AOPA works to keep aging aircraft safe, affordable
Handling of T-34s could set precedent
When the FAA holds a public meeting next month to discuss getting T-34s back in the air, the future of aging aircraft will be an important underlying theme. That's one reason AOPA will be on hand to help work for solutions that will keep older aircraft flying safely and affordably.
The FAA has scheduled a February 15-16 public meeting in Kansas City, Missouri, to discuss technical issues and potential corrective actions to return Raytheon Beech Model 45 aircraft, commonly known as T-34s, to the air. The FAA grounded all T-34s in December after the in-flight wing failure of an aircraft operated by Texas Air Aces, a company that trains pilots in mock air combat.
"AOPA will attend this meeting to work for solutions that can restore the safety of these aircraft," said Andy Cebula, AOPA senior vice president of Government and Technical Affairs. "For all aircraft owners, we'll continue working with the FAA on how it addresses issues facing aging aircraft."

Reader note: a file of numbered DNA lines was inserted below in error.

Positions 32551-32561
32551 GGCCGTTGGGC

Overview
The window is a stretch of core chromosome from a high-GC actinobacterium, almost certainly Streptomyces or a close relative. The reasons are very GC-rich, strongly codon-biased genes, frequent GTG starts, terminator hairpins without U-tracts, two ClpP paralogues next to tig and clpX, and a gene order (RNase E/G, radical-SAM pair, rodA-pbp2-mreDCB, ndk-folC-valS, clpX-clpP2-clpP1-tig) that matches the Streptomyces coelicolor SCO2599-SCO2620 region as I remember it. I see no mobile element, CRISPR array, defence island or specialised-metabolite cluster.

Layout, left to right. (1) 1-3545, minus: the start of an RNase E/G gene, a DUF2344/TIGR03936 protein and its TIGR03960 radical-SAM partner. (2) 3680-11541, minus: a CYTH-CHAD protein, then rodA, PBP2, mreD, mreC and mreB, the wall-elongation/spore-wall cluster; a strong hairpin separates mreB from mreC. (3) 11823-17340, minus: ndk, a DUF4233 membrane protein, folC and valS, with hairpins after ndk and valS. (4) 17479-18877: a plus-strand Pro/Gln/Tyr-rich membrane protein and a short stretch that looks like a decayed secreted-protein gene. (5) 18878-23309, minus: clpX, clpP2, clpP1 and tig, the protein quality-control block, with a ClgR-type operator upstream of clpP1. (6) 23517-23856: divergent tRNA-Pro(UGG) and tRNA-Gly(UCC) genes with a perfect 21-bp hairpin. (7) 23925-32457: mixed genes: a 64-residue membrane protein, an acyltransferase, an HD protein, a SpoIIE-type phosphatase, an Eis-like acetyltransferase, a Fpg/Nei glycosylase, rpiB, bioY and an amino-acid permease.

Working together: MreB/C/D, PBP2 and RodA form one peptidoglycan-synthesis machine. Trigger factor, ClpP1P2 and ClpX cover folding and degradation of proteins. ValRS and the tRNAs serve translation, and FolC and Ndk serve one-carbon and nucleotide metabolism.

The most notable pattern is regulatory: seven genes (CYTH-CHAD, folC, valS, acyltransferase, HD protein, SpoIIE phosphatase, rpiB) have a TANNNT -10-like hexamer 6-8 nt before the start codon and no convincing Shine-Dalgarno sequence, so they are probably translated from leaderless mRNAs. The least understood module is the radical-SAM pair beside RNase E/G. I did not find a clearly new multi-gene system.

That's because the FAA thinks that the T-34s' problem could be an early indicator of problems facing other older aircraft. Some T-34s have a much greater number of fatigue cycles than the typical GA aircraft. That means failures could occur in a T-34's structure decades before it might occur in a similar aircraft flown more conventionally.
"But we also want to be careful about extrapolating from the T-34 experience," said Cebula. "Some of these aircraft experience G loads and perform maneuvers that are never encountered in the life of a normal or utility category aircraft."
The T-34 public meeting will begin at 1 p.m., February 15 at the Hilton Airport Hotel in Kansas City, Missouri, and continue from 8 a.m. to 12:30 p.m. February 16. Comments also may be mailed to the FAA, Small Airplane Directorate, Continued Operational Safety Branch, ACE-113, 901 Locust, Room 301, Kansas City, Missouri, 64106.
January 20, 2005